“By placing Augustine in his historical and personal context, the link between his thinking and actual life is made and his sermons are situated in the cultural, philosophical, theological and liturgical context of that period. . . . This study is a new and promising step in the very recent and blooming study of Augustine’s sermons.” — Louvain Journal of Theology and Canon Law
“This is a highly readable study on ‘Augustine’s reception of classical traditions of the cure of souls and his transformation of these classical traditions in his Christian rhetoric.’ . . . the book is an admirable presentation of Augustine’s developing thought and its relation to the classical culture in which he was educated, and brings together in an illuminating manner topics previously served less well by separate treatment. It is certainly a book to recommend to students of Augustine and to would-be catechists or preachers.” — Journal of Theological Studies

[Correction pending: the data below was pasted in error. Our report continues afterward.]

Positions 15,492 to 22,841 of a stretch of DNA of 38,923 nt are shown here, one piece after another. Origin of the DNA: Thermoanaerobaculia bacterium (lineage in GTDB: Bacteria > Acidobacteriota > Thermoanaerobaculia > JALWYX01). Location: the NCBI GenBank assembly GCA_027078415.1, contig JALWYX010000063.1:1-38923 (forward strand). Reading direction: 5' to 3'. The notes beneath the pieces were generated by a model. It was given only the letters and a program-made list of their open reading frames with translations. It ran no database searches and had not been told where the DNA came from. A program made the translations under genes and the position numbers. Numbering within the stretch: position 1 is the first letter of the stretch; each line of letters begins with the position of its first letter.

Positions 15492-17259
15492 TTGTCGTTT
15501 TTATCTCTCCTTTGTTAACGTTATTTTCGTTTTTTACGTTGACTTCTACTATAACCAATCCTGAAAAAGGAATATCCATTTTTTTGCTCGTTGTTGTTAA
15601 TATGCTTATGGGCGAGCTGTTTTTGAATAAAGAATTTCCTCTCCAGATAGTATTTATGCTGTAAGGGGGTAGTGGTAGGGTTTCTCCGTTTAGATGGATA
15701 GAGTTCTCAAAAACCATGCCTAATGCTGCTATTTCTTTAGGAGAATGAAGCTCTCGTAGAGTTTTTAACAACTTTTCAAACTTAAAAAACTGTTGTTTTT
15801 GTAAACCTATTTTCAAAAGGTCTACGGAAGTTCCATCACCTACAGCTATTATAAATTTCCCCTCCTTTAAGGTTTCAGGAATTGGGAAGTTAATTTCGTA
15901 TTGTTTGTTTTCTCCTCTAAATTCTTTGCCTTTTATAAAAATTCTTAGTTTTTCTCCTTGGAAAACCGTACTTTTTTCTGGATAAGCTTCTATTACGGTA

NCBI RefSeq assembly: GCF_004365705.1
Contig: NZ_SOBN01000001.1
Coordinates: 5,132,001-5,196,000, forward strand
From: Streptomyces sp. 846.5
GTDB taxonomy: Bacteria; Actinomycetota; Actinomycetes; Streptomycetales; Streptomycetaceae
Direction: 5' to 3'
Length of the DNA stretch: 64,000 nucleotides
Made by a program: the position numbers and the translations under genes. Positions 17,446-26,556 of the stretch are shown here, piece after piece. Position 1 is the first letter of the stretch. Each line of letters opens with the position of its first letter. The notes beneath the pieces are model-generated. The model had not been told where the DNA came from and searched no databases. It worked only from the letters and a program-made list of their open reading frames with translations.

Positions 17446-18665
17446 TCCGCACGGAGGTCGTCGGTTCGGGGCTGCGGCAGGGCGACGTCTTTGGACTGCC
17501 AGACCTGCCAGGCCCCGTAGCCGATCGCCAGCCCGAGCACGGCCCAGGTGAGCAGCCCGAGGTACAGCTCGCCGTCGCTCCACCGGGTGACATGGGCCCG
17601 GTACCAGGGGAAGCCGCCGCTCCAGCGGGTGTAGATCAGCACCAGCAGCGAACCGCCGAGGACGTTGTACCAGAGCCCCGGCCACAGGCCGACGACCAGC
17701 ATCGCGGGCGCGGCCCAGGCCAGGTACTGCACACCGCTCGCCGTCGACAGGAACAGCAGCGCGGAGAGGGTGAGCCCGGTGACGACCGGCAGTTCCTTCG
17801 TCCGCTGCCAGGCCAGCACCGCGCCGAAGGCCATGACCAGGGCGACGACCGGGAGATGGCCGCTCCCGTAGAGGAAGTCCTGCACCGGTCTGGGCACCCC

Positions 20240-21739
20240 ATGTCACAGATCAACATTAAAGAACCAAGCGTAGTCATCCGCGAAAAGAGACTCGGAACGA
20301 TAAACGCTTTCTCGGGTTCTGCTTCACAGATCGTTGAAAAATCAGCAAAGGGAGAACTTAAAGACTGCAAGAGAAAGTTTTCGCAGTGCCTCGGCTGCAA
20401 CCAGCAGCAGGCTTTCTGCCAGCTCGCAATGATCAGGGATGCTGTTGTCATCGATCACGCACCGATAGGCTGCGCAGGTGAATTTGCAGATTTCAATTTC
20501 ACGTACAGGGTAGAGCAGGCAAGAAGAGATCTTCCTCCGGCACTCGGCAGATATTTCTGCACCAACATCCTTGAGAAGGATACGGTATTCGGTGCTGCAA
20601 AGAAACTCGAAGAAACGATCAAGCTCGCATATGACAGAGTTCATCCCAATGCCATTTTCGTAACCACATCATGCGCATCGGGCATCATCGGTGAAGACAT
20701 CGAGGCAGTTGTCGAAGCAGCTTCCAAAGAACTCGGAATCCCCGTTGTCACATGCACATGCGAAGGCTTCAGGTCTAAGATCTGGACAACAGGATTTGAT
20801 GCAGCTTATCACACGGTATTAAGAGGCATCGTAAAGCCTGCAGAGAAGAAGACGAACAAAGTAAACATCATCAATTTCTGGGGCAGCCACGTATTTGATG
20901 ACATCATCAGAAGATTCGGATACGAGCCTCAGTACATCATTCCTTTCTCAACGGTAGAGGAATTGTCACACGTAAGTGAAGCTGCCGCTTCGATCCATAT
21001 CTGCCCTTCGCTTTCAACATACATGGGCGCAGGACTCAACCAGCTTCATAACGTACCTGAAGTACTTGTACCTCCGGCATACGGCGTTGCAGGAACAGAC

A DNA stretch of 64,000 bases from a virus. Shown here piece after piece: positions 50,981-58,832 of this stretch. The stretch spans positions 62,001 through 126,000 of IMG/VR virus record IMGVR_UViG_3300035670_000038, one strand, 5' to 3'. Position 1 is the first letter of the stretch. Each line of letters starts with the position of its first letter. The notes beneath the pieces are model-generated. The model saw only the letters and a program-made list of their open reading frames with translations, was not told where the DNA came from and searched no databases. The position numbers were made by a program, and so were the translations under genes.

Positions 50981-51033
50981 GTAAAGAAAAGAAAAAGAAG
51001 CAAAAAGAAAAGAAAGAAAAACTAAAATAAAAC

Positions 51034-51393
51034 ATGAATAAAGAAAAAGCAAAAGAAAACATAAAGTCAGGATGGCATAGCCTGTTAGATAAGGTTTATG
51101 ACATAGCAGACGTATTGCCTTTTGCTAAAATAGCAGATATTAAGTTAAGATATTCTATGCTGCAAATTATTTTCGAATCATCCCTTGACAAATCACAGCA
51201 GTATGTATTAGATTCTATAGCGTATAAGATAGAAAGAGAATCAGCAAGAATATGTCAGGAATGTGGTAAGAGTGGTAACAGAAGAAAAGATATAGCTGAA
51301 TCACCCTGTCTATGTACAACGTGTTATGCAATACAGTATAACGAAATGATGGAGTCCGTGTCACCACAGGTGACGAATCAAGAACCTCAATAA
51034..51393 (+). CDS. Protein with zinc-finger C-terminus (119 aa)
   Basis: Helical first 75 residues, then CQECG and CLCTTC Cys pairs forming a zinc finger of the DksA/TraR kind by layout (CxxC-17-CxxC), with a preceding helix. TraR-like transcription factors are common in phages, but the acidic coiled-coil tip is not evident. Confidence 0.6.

“Augustine and the Cure of Souls is a fine and thought-provoking book. Kolbet makes a persuasive case that Augustine’s pastoral theory and homiletical practice can be better understood when seen as part of a long line of development of the broad stream of Greco-Roman philosophico-rhetorical therapy and as a self-consciously Christian appropriation thereof.” — The Medieval Review
“Kolbet’s illuminating and original study bridges a wealth of diverse Augustinian themes through the lens of rhetoric.” — Theological Studies
“The special value of Kolbet’s work is the author’s thorough treatment of Augustine’s classical background and the continuity between that knowledge and his own practice as a preacher.” — Religious Studies Review
“Kolbet has written a very useful book. It is meritorious how he has interwoven Augustine’s life, work, and thoughts into insights on Augustine’s indebtedness to the ancient philosophical tradition and Roman past as far as the psychagogical formation of mankind is concerned.” — Journal of Religion
“Kolbet does a masterful job of surveying the classical literature of ancient therapeutic practice and showing how Augustine relates to it at the various stages of his development. Focusing on this theme shows the reader a particular vision of Augustine as a pastor within his Roman and Hellenistic context.” — Anglican Theological Review